Aegothelidae – Owlet-nightjars

Australian Owlet-nightjar (Aegotheles cristatus) by Ian

Australian Owlet-nightjar (Aegotheles cristatus) by Ian

And wild animals shall meet with hyenas; the wild goat shall cry to his fellow; indeed, there the night bird settles and finds for herself a resting place. (Isaiah 34:14 ESV)

CLASS – AVES, Order – APODIFORMES, Family –  Aegothelidae – Owlet-nightjars

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Species (9)

Feline Owlet-nightjar (Aegotheles insignis) IBC
Starry Owlet-nightjar (Aegotheles tatei) ARKive
Moluccan Owlet-nightjar (Aegotheles crinifrons) by Peter Ericsson
Wallace’s Owlet-nightjar (Aegotheles wallacii) Drawing WorldBirds – Photo PofB
Mountain Owlet-nightjar (Aegotheles albertisi) ©WikiC
New Caledonian Owlet-nightjar (Aegotheles savesi) ©Drawing WikiC
Barred Owlet-nightjar (Aegotheles bennettii) ©WikiC
Vogelkop Owlet-nightjar (Aegotheles affinis) Drawing Planetofbirds
Australian Owlet-nightjar (Aegotheles cristatus) by Ian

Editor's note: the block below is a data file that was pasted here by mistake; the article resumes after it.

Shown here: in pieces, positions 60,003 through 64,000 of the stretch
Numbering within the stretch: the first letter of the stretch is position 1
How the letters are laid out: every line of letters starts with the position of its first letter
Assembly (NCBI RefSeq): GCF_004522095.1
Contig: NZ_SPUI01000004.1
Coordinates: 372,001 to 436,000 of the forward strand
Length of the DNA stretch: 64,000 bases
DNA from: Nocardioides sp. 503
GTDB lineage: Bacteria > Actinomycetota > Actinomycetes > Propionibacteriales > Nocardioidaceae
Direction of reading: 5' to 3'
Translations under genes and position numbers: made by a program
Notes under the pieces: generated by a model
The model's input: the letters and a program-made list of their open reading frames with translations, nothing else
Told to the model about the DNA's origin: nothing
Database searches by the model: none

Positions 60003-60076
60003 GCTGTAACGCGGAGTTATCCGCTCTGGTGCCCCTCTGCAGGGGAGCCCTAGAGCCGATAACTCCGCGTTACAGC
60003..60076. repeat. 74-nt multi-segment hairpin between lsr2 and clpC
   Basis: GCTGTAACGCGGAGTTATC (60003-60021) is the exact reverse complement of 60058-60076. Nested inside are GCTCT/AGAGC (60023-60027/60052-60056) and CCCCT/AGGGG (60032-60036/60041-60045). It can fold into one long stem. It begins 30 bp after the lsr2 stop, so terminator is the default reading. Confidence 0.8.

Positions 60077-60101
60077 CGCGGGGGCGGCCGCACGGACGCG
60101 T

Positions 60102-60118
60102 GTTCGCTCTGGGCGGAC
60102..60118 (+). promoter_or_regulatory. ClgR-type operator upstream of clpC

On the photos or slides, a “by” indicates one of the photographers or videographers, who have given their permission, with links on our sidebar. Please visit their sight to see many more fantastic shots, a “©©” copyright symbol indicates a photo from Creative Commons and ©WikiC is a Creative Commons photo from Wikipedia. “†” indicates the bird is extinct. *LLABS* means it is on Our Life List of All Birds Seen.

Photographers or Videographers used on this page from our sidebar, Photography, are:
Ian Montgomery’s Birdway

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Owlet-nightjars are small nocturnal birds related to the nightjars and frogmouths. Most are native to New Guinea, but some species extend to Australia, the Moluccas, and New Caledonia. A New Zealand species is extinct. There is a single monotypic family Aegothelidae with the genus Aegotheles.

Owlet-nightjars are insectivores which hunt mostly in the air but sometimes on the ground; their soft plumage is a crypic mixture of browns and paler shades, they have fairly small, weak feet (but larger and stronger than those of a frogmouth or a nightjar), a tiny bill that opens extraordinarily wide, surrounded by prominent whiskers. The wings are short, with 10 primaries and about 11 secondaries; the tail long and rounded. (Wikipedia with editing)

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